All Saints Church has closed to install a new nave ceiling, following a packed Evensong / Nunney Remembers service on Sunday 4 September.
Work will begin on 5 September using a local contractor, C & L Pearce. The church will remain closed until March 2017, a very rare event in its history.
The church dates back to the 12th century, although it was extended and much altered throughout the centuries. For centuries the people of Nunney have been baptised, married and buried at Nunney Church.
The Grade I church is likely to have been closed when the tower was added to the front of the church in 1475.
Problems with the roof were reported as far back as the 1860s. In 1894 the architect Edmund Buckle wrote to warn the Rector that the roof was in a perilous state with only 1 in 4 of the rafters on the south side bearing on the wall plate – the rest having rotted away.
Although he said that it was be patched up to survive for a few more years, he recommended that it should be completely taken down and replaced with a new roof.
The Rector then wrote a letter to all parishioners urging them to help raise the £850 needed to replace the roof and the west window, which was also in a poor state.
In the event they couldn’t raise enough for both jobs, so they replaced the west window and patched the roof.
During World War II the rain came straight onto the pews, leading to the closure of most of the church and services to be held in the neighbouring Church Rooms.
Repairs done “on the cheap” with green oak led to the introduction of both dry and wet rot and other problems with the original 15th century oak nave ceiling. It was eventually removed in 1957 and replaced with an agricultural steel structure with plastic ceiling tiles.
Even during this work, the church remained open. The nave was closed off with screens between the south arcade and the nave. Services were held in the south aisle.
The temporary ceiling was in place until last year. It blocked natural light from four dormer windows that had previously flooded the church. Instead, All Saints Church remained a gloomy monument for decades.
After nine years of dedicated fundraising by the Friends of Nunney Church, enough money has been raised to start work – although more than £40,000 is still required to complete the job.
Generous donations have been received from large organisations as well as private individuals, including Sir Andrew Lloyd Webber’s Really Useful Group and racing legend Sir Stirling Moss (who raced for Nunney’s late Lord of the Manor Rob Walker).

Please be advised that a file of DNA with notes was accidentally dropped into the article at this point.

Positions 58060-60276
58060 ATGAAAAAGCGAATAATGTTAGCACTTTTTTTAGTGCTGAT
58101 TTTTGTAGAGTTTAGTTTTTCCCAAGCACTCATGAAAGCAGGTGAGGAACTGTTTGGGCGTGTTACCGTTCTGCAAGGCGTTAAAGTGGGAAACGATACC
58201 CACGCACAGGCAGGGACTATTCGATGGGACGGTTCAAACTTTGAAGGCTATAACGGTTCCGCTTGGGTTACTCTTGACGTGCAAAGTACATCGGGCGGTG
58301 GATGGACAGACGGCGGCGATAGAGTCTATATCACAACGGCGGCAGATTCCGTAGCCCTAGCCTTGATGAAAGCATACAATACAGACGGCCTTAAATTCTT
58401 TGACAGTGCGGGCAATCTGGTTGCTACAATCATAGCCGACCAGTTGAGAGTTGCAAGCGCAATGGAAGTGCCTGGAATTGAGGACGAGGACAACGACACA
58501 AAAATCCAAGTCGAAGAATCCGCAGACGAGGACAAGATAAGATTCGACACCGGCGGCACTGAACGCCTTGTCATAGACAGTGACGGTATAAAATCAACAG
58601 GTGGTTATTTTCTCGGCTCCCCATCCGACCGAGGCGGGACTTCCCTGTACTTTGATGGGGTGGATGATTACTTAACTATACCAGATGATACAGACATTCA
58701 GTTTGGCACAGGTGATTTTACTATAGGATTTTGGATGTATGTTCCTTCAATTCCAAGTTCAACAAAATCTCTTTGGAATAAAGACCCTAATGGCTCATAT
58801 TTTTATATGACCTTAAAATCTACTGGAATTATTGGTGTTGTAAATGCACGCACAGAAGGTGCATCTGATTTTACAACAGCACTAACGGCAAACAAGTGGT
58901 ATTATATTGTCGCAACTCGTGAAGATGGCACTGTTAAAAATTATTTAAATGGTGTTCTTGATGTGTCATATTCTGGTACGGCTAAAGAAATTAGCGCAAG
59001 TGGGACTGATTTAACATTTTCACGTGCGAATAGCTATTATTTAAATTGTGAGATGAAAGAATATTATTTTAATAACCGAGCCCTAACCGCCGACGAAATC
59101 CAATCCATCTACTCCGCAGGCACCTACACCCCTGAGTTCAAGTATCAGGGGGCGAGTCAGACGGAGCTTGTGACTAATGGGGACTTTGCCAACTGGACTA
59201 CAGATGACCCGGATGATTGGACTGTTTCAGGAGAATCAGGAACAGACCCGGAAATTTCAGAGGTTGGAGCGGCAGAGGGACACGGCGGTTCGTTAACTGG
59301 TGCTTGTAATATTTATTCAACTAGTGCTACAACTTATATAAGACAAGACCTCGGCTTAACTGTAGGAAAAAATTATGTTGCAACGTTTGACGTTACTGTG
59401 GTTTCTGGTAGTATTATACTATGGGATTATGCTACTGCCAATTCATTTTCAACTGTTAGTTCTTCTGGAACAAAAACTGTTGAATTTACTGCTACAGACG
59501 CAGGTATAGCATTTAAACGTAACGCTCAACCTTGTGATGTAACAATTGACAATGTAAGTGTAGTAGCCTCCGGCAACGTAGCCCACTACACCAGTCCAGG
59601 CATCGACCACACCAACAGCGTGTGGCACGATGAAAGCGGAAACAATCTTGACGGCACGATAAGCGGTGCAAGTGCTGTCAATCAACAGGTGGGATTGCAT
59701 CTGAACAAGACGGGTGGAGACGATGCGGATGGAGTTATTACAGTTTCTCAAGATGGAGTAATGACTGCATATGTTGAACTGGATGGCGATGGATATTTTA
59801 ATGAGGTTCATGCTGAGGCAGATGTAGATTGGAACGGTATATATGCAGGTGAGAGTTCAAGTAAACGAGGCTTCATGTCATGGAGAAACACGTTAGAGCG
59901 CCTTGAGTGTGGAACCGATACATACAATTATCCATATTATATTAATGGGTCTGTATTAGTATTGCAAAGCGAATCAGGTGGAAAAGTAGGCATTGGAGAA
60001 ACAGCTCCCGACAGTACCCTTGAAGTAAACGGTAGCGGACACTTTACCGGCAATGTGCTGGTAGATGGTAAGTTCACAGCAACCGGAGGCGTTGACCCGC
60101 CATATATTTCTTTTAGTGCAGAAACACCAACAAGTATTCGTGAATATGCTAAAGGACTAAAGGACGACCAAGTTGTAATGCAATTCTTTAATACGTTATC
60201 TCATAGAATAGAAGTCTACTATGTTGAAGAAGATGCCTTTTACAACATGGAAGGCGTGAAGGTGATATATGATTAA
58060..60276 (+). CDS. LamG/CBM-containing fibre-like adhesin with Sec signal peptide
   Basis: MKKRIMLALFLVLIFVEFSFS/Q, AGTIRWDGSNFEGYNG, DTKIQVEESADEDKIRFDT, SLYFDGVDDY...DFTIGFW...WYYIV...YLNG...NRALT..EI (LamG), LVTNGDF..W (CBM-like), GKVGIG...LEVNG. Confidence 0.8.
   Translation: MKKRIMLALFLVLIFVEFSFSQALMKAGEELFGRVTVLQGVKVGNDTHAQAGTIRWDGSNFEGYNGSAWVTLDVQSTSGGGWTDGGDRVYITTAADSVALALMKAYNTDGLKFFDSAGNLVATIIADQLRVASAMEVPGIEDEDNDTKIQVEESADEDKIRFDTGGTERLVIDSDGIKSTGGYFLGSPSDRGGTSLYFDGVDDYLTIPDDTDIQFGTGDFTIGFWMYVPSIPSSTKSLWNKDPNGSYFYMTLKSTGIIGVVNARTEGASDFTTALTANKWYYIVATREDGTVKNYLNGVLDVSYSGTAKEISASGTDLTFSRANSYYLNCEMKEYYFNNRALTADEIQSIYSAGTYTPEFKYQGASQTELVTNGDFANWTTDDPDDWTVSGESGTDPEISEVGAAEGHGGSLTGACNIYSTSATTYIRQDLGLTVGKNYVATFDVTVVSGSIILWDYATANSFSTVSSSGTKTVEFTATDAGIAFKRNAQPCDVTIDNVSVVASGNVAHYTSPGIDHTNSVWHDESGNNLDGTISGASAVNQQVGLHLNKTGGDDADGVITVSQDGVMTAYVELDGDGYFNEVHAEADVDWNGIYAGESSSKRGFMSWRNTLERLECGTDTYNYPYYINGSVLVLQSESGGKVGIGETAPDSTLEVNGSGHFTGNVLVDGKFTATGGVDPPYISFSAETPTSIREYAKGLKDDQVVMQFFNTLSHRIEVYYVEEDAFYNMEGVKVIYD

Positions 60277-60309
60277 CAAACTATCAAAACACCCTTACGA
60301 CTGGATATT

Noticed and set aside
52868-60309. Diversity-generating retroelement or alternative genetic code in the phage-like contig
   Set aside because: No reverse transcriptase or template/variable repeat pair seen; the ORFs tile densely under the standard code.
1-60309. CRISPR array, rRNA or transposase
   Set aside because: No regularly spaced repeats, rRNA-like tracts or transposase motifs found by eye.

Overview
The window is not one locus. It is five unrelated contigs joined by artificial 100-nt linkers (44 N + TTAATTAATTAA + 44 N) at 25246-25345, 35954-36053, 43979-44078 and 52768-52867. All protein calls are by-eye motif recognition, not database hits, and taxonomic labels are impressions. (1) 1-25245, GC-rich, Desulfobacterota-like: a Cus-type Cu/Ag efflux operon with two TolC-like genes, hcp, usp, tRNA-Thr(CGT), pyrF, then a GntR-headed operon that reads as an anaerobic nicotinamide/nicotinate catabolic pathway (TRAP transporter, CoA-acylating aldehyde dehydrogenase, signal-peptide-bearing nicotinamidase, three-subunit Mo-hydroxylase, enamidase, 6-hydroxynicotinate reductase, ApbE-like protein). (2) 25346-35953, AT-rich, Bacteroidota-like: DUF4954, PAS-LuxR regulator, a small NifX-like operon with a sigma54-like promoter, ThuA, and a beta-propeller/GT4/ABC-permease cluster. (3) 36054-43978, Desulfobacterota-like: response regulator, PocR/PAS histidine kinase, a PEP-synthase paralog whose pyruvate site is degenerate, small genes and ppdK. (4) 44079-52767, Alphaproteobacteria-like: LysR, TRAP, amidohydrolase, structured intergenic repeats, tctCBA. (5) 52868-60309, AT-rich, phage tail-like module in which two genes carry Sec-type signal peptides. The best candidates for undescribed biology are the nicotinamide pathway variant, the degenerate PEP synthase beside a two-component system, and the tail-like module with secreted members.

You can find out more about the Raise the Roof Appeal – and make a donation – at nunneyraisetheroof.org.uk.
Ken Lloyd, chairman of the Friends of Nunney Church, said: “Our church has been around for a long time. It was already 100 years old when the castle was built and has seen many changes.”
“This year will mark a significant event in its history, when we will close the church to allow the roof to be restored to its former glory.”
“Many failed attempts have been made over the years to find the money to restore the roof. I am pleased that this generation has finally grasped the nettle and found the will and determination to complete this task.”
The final closing service and ceremony in the church on 4 September also included a Nunney Remembers reflection on four Nunney men who died in World War I 100 years ago.
At the end of the service the congregation left the darkened church holding lit candles. The church will reopen before Easter 2017.
The Friends of Nunney Church are organising a silent auction of good quality items in aid of the Raise the Roof Appeal.
The Friends would be most grateful for donations of items suitable for sale. Anyone wishing to donate a gift is asked to contact Mrs Mary Lynch-Staunton, Highfield, Frome Road, Nunney, telephone 01373 836 263, who may be able to arrange storage.